This is medicine's version of not seeing the forest for the trees. The vascular surgeon and cardiologist could repair my father's body, but how would that benefit him? Could he go on living in a way that was meaningful for him? Instead of searching for the next "fix," we need to know when to use -- or not use -- our growing tool kit of "fixes."
It was heart wrenching to receive a phone call from a friend who had to stand between her two brothers in the hospital waiting room last night. Her two brothers were ready to fight outside of the Intensive Care Unit where their mother lay on a ventilator. For three days my friend's family gathered as they heard the news of her weakening condition.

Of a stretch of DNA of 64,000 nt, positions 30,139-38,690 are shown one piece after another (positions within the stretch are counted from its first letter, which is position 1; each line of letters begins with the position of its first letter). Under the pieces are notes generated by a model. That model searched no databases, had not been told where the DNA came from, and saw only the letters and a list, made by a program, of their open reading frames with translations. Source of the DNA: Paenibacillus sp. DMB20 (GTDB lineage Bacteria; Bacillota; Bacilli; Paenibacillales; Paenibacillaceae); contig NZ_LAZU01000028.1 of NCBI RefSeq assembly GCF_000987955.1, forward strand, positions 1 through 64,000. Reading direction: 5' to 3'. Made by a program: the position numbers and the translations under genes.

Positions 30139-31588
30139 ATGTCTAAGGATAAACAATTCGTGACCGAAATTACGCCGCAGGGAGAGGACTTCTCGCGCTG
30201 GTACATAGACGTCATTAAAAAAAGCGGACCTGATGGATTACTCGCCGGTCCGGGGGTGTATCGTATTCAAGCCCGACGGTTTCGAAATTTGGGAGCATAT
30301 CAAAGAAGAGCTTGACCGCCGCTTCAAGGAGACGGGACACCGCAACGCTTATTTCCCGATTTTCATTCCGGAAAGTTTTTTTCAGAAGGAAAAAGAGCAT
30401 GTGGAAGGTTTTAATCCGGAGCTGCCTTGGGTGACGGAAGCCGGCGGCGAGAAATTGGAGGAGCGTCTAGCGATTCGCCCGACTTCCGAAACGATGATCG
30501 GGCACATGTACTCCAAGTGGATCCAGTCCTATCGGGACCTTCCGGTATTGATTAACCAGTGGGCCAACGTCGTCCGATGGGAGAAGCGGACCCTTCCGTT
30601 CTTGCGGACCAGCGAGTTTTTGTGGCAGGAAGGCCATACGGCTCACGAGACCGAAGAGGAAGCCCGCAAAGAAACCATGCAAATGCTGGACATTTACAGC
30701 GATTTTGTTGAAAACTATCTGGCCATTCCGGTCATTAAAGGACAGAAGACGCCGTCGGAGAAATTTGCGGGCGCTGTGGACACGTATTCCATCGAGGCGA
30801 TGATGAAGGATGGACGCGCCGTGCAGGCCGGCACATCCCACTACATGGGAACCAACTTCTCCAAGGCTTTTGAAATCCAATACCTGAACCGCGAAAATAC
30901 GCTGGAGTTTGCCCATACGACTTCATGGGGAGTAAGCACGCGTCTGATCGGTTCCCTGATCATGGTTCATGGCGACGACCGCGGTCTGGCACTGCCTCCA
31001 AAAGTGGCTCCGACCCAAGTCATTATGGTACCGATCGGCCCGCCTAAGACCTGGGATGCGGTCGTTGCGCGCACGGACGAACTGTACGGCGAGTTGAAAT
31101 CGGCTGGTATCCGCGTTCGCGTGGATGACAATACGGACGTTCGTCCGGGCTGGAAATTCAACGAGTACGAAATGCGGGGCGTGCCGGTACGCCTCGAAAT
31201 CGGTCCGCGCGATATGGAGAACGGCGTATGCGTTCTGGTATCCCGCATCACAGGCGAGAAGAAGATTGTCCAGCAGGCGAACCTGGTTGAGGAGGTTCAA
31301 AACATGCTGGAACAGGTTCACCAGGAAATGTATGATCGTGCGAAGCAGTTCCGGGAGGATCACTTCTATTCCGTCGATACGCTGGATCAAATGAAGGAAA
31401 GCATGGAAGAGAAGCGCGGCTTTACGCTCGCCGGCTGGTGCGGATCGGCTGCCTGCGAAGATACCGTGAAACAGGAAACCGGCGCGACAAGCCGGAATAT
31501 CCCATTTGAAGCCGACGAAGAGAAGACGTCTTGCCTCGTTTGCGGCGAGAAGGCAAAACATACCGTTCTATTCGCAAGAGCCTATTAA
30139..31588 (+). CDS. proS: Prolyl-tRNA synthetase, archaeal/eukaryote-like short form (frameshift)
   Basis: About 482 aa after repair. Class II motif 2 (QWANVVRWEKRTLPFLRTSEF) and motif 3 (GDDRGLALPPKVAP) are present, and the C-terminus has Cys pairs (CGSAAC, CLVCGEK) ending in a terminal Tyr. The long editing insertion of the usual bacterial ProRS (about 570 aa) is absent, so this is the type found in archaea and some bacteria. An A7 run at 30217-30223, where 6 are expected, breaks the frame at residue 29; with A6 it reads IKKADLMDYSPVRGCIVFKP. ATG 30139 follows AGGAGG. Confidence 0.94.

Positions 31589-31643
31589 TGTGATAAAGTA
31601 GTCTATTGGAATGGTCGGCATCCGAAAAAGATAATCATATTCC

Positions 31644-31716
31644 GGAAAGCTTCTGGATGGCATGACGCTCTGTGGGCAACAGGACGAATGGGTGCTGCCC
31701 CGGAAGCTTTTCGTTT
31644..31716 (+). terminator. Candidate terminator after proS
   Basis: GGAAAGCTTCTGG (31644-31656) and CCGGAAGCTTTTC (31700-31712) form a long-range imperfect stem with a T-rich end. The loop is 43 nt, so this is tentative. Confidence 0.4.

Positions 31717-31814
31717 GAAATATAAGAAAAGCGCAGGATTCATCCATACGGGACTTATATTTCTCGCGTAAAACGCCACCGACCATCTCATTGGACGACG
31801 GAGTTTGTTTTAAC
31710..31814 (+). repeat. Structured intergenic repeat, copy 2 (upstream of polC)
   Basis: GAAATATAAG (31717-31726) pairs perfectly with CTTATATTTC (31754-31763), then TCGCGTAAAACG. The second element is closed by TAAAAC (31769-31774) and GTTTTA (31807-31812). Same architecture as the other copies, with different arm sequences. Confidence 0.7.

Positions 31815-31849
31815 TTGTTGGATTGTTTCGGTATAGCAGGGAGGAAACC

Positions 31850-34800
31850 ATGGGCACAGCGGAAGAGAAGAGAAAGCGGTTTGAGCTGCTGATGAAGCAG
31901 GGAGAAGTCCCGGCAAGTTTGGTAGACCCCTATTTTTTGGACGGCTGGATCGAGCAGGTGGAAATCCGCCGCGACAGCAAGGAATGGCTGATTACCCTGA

My grandmother asked me to stay with her until it's over, and I can only think of a few reasons she'd ask me: She knows I'll talk about anything and won't mince words; she knows I will do anything for her if I'm able; and she knows I can be a calming presence. It took me a very long time to become a calming presence; it's still a daily practice.
"You want to get a Do Not Resuscitate tattoo on your chest?" I asked, as one might say to a friend whose goal was to lose 50 pounds. You'd support it, but you knew it would never happen. "No, I have one," she said quietly, pulling her shirt aside modestly to show the skin over her heart muscle. I stared at it unbelieving.